"American Rap Has Lost Its Message"
Whether he means to dominate lightweight flyboys and grimacing pranksters or not, when YAS speaks, the current American hip hop landscape looks awfully shallow. How could it not? YAS, real name Yaser Bakhtiari, is a meticulously articulated social conscience in modern Iran. In country with a long history of erudite poetry, hip hop was seen as doggerel, a corrupting mongrel influence, and worse. YAS became a one-man force to liberate the country of its stringent censorship laws through sheer perseverance and to win people to the cause with lyrical skill.
A few years ago, in an unprecedented move, Iranian goverment granted YAS permission to release several of his songs to the general public. With songs about drugs, poverty, and war, YAS sings of social ills, but ends with a note of hope.
MTV Iggy couldn’t reach YAS after his landslide Artist of the Week victory, but we found him eventually. And here, in one of his first interviews outside Iran, he talks about his reciprocal bond with his fans, the cross-cultural potential of a collaboration with Eminem, and why music should be for more than just listening.
What do you think it is about your music that resonates with your fans?
First of all I would like to thank you for inviting me to this interview. To answer your question, the relationship that I have with my fans is a very close one. I have been very fortunate. I really feel that I am nothing without the support of my fans.
In a way I can’t call them fans. I say they are my co-sympathizers because many of our people have felt the pain and have fought with each and every challenge that I sing about.
It’s this association that they relate to, and could be the reason why they took the poll and voted for me the way they did. Their support is a real honor for me and I really hope that I continue to measure up to their expectations.
You cite Rumi and Tupac as major influences on your music. Who else influences and/or inspires you?
Of course Rumi’s words and poetry were a great inspiration to me, but also I should mention the work of Dr. Ellahi Ghomeyshi. Most of Iranians are familiar with him, and he got me even more interested in Rumi’s poetry. Dr. Ghomeyshi analyzes Molana Rumi’s poetry to reveal the true meaning behind the words – it was how I really understood the depth of Rumi’s work.
Another reason why I respect Rumi so much is that he never restricted himself within any border and saw himself as someone who belonged to the world. Now throughout the world he is known as a great Iranian poet.
Tupac was also another influence — his energy got me singing Persian rap. And of course throughout my life many people have influenced me and my work, and I try to take the best lessons from each and everyone one of them,
What kind of music do you listen to these days?
When I am alone I usually listen to calm and relaxing music. I sing loud and strong in my own music, so I get tired of listening to music that has too much noise and shouting. [laughs]
But these days I have been listening a lot to the voice of Homayoun Shajarian (the son of the musical master Mohammad Reza Shajarian). Of course, at other times I listen to rap music, both Persian and American, although I feel that recently American rap has lost its message a bit and doesn’t have the same strength as it once used to. I hope this changes again.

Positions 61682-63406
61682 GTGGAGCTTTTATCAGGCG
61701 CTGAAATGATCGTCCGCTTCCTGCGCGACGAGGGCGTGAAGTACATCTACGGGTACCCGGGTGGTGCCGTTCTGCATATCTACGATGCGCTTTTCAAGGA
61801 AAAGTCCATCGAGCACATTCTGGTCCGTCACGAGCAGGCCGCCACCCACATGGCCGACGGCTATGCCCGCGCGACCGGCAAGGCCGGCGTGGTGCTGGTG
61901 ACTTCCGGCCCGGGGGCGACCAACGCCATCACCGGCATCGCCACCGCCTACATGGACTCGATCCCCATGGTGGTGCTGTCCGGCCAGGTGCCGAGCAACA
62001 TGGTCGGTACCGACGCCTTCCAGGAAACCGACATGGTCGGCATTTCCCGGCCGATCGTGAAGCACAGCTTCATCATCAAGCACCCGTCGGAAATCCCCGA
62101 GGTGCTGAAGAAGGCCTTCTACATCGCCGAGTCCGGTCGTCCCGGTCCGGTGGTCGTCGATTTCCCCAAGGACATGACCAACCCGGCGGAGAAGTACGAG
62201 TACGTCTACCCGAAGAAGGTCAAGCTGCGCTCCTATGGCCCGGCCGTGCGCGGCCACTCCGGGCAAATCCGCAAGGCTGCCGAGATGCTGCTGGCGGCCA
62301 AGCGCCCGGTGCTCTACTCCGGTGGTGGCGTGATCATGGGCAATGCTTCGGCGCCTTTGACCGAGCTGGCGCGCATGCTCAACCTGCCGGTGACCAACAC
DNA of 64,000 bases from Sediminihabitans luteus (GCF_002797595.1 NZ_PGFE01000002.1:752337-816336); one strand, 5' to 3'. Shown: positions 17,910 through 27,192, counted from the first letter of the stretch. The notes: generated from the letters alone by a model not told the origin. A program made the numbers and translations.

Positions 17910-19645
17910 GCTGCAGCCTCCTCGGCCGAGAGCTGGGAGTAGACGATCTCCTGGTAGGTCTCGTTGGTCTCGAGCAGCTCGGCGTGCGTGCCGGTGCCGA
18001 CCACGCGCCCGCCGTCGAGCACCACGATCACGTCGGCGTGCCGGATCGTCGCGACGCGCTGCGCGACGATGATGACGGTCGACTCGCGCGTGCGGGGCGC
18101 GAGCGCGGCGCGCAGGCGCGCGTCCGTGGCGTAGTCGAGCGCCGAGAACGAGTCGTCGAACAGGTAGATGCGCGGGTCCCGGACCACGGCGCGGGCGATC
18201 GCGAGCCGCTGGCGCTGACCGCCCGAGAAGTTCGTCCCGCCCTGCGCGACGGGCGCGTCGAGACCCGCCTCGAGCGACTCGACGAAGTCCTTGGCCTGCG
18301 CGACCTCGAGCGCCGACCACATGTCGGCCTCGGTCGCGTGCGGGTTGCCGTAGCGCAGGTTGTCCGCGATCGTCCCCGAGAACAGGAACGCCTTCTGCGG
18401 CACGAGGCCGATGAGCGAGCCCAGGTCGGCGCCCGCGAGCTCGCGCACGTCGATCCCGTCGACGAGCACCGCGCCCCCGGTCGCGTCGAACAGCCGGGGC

Who are your favorite hip hop artists?
There are great hip hop artists inside Iran right now and I have a lot of respect for them –friends like Reza Pishro and Bahram, and some great upcoming new talent. In American hip hop Tupac has his own place in my heart, but in today’s music I really like and respect the work of artists such as Eminem, Common, Immortal Technique, and Chuck D of Public Enemy, to name a few.
Of course we can’t forget the producers who give the energy and the sounds that helps elevate words to a new place.
How would you describe Persian hip hop and its scene in your country?
Well, you know that hip hop first emerged in New York in places like the Bronx and Brooklyn — and it became a way for the black community to express the inequities they faced in US society.
The sound of the oppressed in any part of the world has its own color and form. We in Iran have issues that may even be shared with other countries, but I try to deal with those issues relevant to us. Real rap music talks about our social pains and concerns…because we talk about the reality of our society, it has an audience.
Maybe Persian rap is new compared to the longevity of the genre in the US or other countries, but it has grown tremendously fast. Within the next few years rap and hip hop music will hold a permanent place as a music force in Iran.
We know that the hip hop you listened to growing up inspired you to become a rapper, but what did you want to be before then?
One of the most profound moments in my life was my father’s death about ten years ago. I lost my biggest supporter and it was one of the saddest and lowest points of my life.
Even before his death, I had a really difficult and challenging life. Really tough times. I can easily say that I have enough stories for over a hundred albums. At one time I began to work in my uncle’s import and export business. It’s likely that would have continued to stay in that business if I was not into music. I am really happy that I was able to grow and become a success in the industry doing the kind of work that I love.